Then, however, I started to read the sources. Both of the aforementioned authors cited Thomas Burnet (c.1635-1715) as proof that, even in the late seventeenth century, people were dubious of mountains; in his Theory of the Earth (published in English 1684-1690), Burnet argued that mountains, being as they were 'a broken and confus'd heap of bodies, place'd in no order to one another', were not part of God's original creation but, rather, the result of the Flood. So far, so negative. However, almost every single response to Burnet - and there were a fair few! - included in its criticisms of his Theory the argument that mountains, being useful and pleasing elements of the natural world, had to have been designed by God.
This is by no means all; the sources I have gathered so far include descriptions of mountains as 'fruitfull' (1609), 'pleasant to the eye' (1669), and even 'delightful' (1665). Sources also include either accounts of mountain ascents, or passages that make it pretty clear that, whilst the author themselves may not have frequented mountain slopes, such an activity was fairly well-known. One source, published in 1638, even speaks of climbing so high that the group found themselves suffering from 'chill exhalations', a description that resembles to me the shortness of breath experienced at altitude. On the other hand, I have not found any references to mountains as objects of disgust or indifference. It could be that I have just found a whole heap of exceptions to the rule of early modern mountain gloom; but there also comes a time when one has to wonder whether the exceptions actually were the rule, and to start to question the previous historiographical arguments.
However, this is much more than a question of historiography. During a supervision fairly early on in my PhD, my supervisor gently suggested that I needed to move away from hammering home the point that, in my opinion, Hope Nicholson, Macfarlane, and other historical scholars 'got it wrong', and start to build my own argument. But the problem that I'm increasingly encountering is that the perception of early modern 'mountain gloom' is not just an academic, historiographical one: it is so widespread and embedded that it could practically be called common knowledge. Almost every time that I have described my research in a single sentence ('I'm studying early modern reactions to mountains and mountain-climbing!') my interlocutor, be they an academic, a mountaineer, or neither, has nodded sagely and said 'ah, yes - no one liked mountains then, did they?'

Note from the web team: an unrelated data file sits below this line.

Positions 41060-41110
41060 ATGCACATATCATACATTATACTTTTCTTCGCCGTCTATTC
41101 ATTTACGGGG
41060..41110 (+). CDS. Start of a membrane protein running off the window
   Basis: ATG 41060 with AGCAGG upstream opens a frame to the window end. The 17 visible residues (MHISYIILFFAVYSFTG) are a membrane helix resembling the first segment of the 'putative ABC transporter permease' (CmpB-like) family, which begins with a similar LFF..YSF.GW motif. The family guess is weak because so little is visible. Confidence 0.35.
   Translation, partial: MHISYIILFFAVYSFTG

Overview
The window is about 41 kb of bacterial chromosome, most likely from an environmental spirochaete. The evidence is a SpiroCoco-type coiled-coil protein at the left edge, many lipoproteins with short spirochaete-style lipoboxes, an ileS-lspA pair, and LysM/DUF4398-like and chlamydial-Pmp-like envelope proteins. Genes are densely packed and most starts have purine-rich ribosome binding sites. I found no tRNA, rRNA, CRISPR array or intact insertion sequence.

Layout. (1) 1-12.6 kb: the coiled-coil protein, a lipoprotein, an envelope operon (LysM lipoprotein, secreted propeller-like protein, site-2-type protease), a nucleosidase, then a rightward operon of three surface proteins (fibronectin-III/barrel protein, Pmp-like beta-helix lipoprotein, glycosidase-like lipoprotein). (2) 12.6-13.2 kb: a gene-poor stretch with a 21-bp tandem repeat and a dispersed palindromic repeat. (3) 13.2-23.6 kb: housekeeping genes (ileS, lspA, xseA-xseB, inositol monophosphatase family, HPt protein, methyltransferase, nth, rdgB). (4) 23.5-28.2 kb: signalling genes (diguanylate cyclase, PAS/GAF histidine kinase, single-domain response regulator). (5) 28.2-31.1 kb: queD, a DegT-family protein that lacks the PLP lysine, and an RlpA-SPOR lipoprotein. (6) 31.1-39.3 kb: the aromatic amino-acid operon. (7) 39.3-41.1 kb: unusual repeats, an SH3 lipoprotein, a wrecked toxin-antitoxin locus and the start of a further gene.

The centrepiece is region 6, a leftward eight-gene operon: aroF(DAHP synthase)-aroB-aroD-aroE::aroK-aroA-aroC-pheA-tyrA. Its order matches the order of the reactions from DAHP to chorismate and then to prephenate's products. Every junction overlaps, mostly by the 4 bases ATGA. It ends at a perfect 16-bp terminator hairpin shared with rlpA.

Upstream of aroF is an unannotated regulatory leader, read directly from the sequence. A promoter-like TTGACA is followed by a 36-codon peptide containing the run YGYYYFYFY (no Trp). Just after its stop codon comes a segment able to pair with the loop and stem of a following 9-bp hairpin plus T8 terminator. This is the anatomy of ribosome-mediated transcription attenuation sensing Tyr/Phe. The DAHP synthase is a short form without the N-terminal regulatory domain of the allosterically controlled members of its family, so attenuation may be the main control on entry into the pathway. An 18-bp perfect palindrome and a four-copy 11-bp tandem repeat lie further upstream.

That people hated, feared, or simply disregarded mountains in the early modern period is an 'article of knowledge' that has gone far beyond mere historiography. It is the kind of point that I have seen academics, across disciplines - in history, literature, aesthetic philosophy - mention without citation. And they aren't necessarily to be blamed for that; rather, it should be taken as proof of the fact that this claim has reached the status of general knowledge, for which no citation is necessary. I would even go so far as to say that it is a sort of mythology, underlying our own modern interaction with the landscape; we appreciate these mountains, our souls or hearts or minds are thrilled by them in a vital way, but they, the people in the past, they tried to avoid even looking at them. Our historical uniqueness sharpens our experience of the 'sublime mountains'. It also forms a complete historical blind-spot. Common knowledge says that no-one liked/noticed mountains in the early modern period - so why bother looking for what they said?
Exactly how this came to be is a big question - certainly one deserving of another blog post, but above all one that I think, at this stage, an entire chapter of my thesis needs to be dedicated to. The thing is that I am not just disagreeing with Marjorie Hope Nicholson, a (impressive!) scholar who wrote her seminal work some forty years before I was even born. I'm going against ingrained common knowledge. You can disagree with an element of the historiography of your field; but when you come up against a mythology, I think you have to completely dismantle it before you can give centre stage to a story that goes completely contrary to its claims. Otherwise, everything I find will just be written off as 'exceptions to the rule'. I don't just want to say that rule is wrong; I want to demonstrate how it is wrong, to trace the historical contingency of the development of the claim that 'no-one liked mountains then, did they?"
There are lots of fancy words to describe what thesis or an academic monograph in history does - it interrogates, it unpacks, it analyses, it explicates. But I think that at the most essential level they are still about telling stories of some sort. I am sure this is liable to question, if not complete change, but from where I am standing right now, I think my thesis is going to try to tell two stories - firstly, the previously-unheard story of what early modern Europeans thought and felt about mountains, and secondly, how our current story of 'mountain gloom' came to be, and how it is intertwined with our modern interaction with the landscape around us.